Yes. In the band, I played for years together with a young fellow, Freddy Dura, who today is a famous entertainer in Israel and who frequently tours Europe. At that time, he played percussion and sang. He possessed and nursed his "own" drum set and, of course, could talk endlessly about things before and after he bought them, a new cymbal, for instance, or a new drum. I mean, it filled his day, and it filled my day, too. But, even if I mock it occasionally, I could not stop the information. And so I entered the second stage of my relations with percussion, which I call "Getting Acquainted". By observation rather than action I found out what makes a percussionist happy, what makes him sour, where he might throw a tantrum and where he would become "molto expressivo" in a positive way. In the most unsystematic, yes, chaotic adolescence of awareness I stumbled towards some understanding of the percussionist's nervous system, and thus hit on many of the notions and concepts which now, forty-five years later, have been assembled at last and described in the systematic and stimulating representations written by Michael Udow, Malcolm Goldstein, and others.

I soon discovered that it is one thing to know what I'm listening to and quite something else to find out what I am listening for. And that I finally gained some respectable friends in the percussion world was because I found out what they're listening to and for. It does not yet mean that I write "good" music; but my scores for percussion are, at least, sensitive to the performer. Distinguishing between challenge and routine I learned how to anticipate where the player can relax, where he has to be tight, and how often I must allow the release of tension. I also have great fun imagining the rehearsals already while I'm writing the piece.

This was the "Getting Acquainted" period, and it is still, in some channel, going on, because things have changed and new things are coming up; there are new mixtures of sound in the world, some of them desirable.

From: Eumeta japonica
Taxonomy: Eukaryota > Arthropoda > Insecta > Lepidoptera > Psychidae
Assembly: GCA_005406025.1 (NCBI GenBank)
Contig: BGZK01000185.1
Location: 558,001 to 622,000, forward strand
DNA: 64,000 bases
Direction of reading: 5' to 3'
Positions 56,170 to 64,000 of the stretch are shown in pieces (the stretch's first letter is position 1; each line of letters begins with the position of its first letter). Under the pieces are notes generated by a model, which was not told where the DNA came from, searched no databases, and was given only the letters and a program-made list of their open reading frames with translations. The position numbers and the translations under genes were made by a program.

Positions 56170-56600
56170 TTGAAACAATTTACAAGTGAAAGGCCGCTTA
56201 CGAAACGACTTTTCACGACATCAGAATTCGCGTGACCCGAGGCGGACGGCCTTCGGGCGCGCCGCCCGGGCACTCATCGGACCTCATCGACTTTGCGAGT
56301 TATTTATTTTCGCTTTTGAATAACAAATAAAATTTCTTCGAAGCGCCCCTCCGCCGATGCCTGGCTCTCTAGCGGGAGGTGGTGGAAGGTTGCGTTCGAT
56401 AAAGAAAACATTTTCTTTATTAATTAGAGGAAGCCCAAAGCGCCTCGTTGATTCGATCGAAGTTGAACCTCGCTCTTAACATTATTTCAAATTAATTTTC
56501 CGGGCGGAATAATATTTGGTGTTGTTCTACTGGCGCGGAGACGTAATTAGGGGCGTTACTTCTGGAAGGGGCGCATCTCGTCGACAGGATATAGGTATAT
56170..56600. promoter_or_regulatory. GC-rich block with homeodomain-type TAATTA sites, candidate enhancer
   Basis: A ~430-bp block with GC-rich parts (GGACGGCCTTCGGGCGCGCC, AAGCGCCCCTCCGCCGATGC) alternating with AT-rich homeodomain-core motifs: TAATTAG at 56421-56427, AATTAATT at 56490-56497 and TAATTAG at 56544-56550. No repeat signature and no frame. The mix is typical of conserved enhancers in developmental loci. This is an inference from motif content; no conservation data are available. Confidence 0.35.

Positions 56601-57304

"Simple, direct delight " was first. Then you added "Getting Acquainted". What next?

Next came the very long and complicated period which I like to call "Challenge and Theatre". Both words in this label refer to my now beginning activity as a composer. The word "Challenge" is to tell that I wanted to compose new music. And the word "Theatre" means that I also, at the same time, had to write functional music. From 1948 to 1963 I did both in parallel.

For this I wish you would give an explanation and, maybe, a few illustrating examples.

"Challenge and Theatre" are juxtaposed in the following ways: "Challenge" means to write music that doesn't exist yet, therefore, also, music that I don't like yet, because I cannot possibly like music that doesn't exist yet. Note, however, the importance of the word "yet". A composer writes music that he doesn't like yet just because it doesn't exist yet. It is foolish to say: "I write a piece I like". That piece is not needed. The piece I like someone else probably wrote already. In "Theatre", it's different. I'm asked to use my skills, my experience, my affection for all musical periods, in conjuring up some traces of past musics, with a bit of proportional shrinkage, so that it may fit into the moments for which it is used. It should not take over, nor would it be mere trivial background. All this holds true only if I have a theater director with brains.

Back in Munich, after my return to Europe in 1955, writing theatre music made my income, and I had an ingenious director. I was very, very lucky. During the six years, 1956 until 1962, I made fourteen plays with him.

What was his name?

Fritz Kortner. He was a famous actor in the "glorious twenties" in Germany, then emigrated, even earlier than I, and finally came to the U.S. to Los Angeles, where he worked in Hollywood as an actor and writer. In 1948, he returned to Germany, but as a director. He still also acted, but put more and more weight toward directing plays.

Who was your audience during the fifties?